Sensitivity and specificity remain the statistical measures by which veterinary surgeons select their tests in an attempt to reach a confident diagnosis. These values are (usually) determined from ‘pure’ populations of animals with and without a particular disease using the gold standard reference test. In the ideal world sensitivity and specificity would both be 100%. This would mean that the test was perfect at both ruling out (excluding) and ruling in (diagnosing) a particular disease. Whilst this is desirable, in reality this is almost impossible to achieve. In reality what is achieved is a compromise between each measure. We will return to this concept in a future article.
Sensitivity represents the true positive rate – i.e. the number of animals correctly identified with the condition. Specificity represents the true negative rate – i.e. the number of animals correctly identified as not having the condition. Whilst applying sensitivity and specificity measures, we must remember that these have (usually) been determined in a pure population of affected and unaffected animals. This aspect must be considered in order to understand how these tests perform in particular clinical settings where the population is poorly defined……
Clearly when trying to diagnose a particular disease, we do not know whether it is present or absent, hence the reason for the test (!). Test performance becomes heavily influenced by the individual case and setting. The strengths of each measure must therefore be considered when attempting to interpret the test. So, to consider the terms slightly differently:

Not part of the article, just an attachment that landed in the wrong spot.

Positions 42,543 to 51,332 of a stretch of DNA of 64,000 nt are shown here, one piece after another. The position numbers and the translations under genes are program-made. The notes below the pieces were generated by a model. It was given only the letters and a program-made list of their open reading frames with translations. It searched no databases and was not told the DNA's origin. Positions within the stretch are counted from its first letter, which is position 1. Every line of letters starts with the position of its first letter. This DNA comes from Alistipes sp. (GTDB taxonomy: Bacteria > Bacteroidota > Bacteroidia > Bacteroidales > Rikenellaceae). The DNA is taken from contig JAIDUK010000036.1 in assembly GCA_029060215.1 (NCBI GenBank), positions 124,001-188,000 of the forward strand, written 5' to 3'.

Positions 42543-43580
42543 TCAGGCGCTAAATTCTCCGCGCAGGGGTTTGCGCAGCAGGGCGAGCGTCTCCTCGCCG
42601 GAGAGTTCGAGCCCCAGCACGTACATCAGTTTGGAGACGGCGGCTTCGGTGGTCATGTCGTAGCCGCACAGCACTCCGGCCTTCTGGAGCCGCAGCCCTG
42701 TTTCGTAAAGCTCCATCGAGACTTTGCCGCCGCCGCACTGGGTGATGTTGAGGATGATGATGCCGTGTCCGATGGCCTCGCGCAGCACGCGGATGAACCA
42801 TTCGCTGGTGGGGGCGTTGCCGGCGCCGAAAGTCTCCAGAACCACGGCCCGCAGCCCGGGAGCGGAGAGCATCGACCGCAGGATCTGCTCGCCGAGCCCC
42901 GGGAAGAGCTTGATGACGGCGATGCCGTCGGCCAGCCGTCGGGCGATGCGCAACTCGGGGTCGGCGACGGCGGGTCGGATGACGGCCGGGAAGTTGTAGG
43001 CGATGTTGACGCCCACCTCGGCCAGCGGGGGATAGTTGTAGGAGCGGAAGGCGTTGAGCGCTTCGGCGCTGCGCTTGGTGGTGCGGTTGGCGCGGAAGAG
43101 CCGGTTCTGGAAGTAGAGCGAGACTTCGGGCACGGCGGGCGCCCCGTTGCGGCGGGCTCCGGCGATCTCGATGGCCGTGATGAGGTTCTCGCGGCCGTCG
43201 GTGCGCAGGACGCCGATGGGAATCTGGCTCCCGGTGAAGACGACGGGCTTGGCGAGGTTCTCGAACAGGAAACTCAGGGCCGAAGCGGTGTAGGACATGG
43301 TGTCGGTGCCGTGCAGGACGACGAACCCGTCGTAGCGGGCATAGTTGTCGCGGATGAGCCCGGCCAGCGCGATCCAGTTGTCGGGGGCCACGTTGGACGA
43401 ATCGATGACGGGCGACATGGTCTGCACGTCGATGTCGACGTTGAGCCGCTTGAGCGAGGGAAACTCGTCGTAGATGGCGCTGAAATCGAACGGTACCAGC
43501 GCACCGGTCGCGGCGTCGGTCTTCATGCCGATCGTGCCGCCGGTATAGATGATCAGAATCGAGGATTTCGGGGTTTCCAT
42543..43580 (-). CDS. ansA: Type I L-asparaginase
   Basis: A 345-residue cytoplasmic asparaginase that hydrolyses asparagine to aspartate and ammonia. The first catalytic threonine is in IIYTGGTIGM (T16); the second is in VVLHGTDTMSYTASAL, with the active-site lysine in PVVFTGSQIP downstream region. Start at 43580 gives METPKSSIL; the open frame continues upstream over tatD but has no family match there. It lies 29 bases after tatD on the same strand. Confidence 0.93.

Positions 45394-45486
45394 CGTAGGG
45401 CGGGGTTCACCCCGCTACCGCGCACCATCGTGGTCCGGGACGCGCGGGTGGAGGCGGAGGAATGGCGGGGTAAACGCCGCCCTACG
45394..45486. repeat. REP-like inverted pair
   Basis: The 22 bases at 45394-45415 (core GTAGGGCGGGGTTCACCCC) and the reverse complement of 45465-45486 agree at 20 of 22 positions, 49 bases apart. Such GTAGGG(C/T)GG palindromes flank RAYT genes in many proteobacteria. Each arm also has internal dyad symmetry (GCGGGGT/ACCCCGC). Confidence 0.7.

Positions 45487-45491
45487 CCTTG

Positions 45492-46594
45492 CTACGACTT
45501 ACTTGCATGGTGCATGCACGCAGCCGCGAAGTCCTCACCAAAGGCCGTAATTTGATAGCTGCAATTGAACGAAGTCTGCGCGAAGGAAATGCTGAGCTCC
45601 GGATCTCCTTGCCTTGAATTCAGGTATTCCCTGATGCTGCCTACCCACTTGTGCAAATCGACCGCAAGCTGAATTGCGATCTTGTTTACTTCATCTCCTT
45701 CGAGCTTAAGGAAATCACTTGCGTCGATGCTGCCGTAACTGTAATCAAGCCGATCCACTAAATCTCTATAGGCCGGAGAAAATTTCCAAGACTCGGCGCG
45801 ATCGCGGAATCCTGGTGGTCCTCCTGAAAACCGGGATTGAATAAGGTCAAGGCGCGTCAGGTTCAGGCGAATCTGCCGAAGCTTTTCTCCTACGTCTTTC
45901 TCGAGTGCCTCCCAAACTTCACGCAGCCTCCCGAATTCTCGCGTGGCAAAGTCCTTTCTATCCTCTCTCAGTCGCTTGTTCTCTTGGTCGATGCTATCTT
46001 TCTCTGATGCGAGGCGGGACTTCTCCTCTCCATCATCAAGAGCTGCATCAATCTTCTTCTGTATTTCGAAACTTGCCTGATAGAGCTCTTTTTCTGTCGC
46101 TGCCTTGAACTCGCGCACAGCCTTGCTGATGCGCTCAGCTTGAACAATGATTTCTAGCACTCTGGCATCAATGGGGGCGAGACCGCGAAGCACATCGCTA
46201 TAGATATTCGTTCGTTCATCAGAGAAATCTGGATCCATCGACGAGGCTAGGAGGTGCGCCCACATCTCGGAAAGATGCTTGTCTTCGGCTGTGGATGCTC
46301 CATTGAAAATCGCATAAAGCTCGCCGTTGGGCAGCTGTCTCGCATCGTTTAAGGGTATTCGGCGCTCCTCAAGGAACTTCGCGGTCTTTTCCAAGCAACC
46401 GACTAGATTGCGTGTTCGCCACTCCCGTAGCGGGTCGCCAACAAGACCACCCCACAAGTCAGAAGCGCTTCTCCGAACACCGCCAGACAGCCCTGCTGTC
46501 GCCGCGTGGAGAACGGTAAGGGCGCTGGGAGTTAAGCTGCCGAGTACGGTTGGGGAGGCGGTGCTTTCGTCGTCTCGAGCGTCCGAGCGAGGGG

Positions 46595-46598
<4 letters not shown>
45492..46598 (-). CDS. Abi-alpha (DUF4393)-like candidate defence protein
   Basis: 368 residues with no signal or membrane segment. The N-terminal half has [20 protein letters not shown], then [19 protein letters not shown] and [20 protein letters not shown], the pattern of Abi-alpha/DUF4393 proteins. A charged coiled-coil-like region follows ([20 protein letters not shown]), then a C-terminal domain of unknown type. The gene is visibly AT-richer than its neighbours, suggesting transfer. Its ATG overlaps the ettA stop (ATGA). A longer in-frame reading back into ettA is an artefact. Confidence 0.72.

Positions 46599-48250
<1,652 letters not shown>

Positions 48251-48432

- sensitive tests are best at ruling disease out (SeNsitivity OUT – SNOUT)
- specific tests are best at ruling disease in (SPecificity IN – SPIN).
Therefore, if we want to use each test to the best of its capability we must refine our clinical approach and choose whether we want to exclude or diagnose the condition. This may seem obvious, however in many clinical situations vets are looking to diagnose a particular condition when they may be better excluding it. This is particularly true when seeing a case for the first time, as many different diseases are often being considered at this point. Unless a multitude of clinical signs are present at the time of first presentation (raising a very strong suspicion for one particular disease), a rule-out approach has the greatest strength.
It is therefore important to refine the clinical question that needs answering in order that the test result is reliable. In order to get the best out of the tests you are using it is desirable to know whether you should be trying to rule out a particular disease or rule it in. So using the little aide mémoires of SNOUT and SPIN, let’s use hyperadrenocorticism as an example:
If we consider dog 1 that is only suffering with PU/PD we would want to exclude it from our list of differentials as the likelihood of this being the cause is reasonably low when only one clinical sign is present.
If we consider dog 2 presenting with PU/PD, polyphagia, a pot-belly, lethargy and alopecia we would be highly suspicious of hyperadrenocorticism and therefore we would look to diagnose the disease not rule it out.
Under these situations, a sensitive test would be most appropriate for dog 1, whilst a specific test would be most suitable for dog 2 (SNOUT and SPIN).
We hope this helps with some aspects of your clinical decision-making and in selecting the most appropriate test for your case. This will help to avoid errors in result interpretation and ultimately misdiagnosis.